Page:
Birds out of Place

A blue jay is commonly thought of as a bird of the eastern half of the continent. However, more and more are being seen in Idaho and it may be just a matter of time before we claim them as Idaho residents.


For the past several months, an Idaho birding site has had multiple entries from enthusiastic birders who have been seeing blue jays. From Island Park to Blackfoot, blue jay sighting reports keep coming in. Why is that unusual? Mainly because blue jays are regarded as an eastern species, they are year-round inhabitants only in states east of the Mississippi. They have been seen in the fringes of Idaho, including North Idaho, for years, but not as breeding pairs. In eastern Idaho, breeding or non-breeding, they are a rare treat.

There have been other rare sightings over the years in eastern Idaho. A quick check of the website, https://idfg.idaho.gov/species/observations,  revealed that in Idaho, snowy owls, denizens of the Arctic, have been observed in 15 Idaho counties including Bonneville, Madison, Jefferson and Butte counties. They are quite uncommon visitors in eastern Idaho, but there are a total of 125 reported observations statewide since 1979.

The northern hawk-owl, another far north species, is an additional example. There have been 23 reported sightings in Idaho of this species since 1974. This is indeed a rare bird to see, but one spent several weeks near the Menan Buttes and Cartier Slough in 2007.

And ten years ago this week, another raptor, this time a crested caracara, was observed in Butte County. We saw this bird in Southern Arizona at the northern tip of its range and counted ourselves crazy lucky. Butte County is a long way from Southern Arizona.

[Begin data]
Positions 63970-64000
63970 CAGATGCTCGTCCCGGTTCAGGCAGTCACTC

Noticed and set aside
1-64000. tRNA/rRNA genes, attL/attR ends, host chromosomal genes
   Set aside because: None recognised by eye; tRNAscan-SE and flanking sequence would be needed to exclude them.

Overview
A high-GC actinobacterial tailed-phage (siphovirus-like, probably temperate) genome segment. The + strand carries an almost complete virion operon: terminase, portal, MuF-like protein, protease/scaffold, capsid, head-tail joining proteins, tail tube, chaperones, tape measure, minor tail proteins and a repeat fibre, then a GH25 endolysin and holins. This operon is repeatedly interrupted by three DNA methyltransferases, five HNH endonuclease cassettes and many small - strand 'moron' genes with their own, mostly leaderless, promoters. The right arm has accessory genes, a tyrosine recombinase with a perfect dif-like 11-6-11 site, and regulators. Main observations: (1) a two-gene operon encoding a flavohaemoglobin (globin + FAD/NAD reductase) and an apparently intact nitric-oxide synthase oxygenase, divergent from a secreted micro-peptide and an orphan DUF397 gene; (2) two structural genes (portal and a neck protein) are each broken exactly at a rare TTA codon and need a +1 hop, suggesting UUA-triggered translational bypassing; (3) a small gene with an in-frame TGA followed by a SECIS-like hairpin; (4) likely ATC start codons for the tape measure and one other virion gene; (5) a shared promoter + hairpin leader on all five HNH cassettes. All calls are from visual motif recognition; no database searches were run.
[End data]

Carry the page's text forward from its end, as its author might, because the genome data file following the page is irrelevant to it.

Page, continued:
Birds found far from their expected breeding, wintering and migration ranges are called vagrants or accidental birds. Sometimes these birds are thousands of miles from “home” and can stir up the birding community like a dervish.

 There are a lot of potential reasons why birds are found far from traditional ranges.

Irruptions—In 2012, snowy owls seemed to be everywhere during the winter. An abundance of lemmings the previous summer had led to bonus broods and most of these young birds ended up in every province in Canada and in 31 of the 50 U.S. states, including Hawaii. Irruptions are unpredictable and don’t follow a pattern like migration. Irruptions are often thought to be caused by lack of food and occur in many species of birds when the birds move enmasse to visit new territories.

Range Expansion—Blue jays have been a tiny part of the western scene for years, but records indicate that increasing numbers of birds are wintering over. Some researchers believe that urbanization and bird feeding is encouraging this range expansion.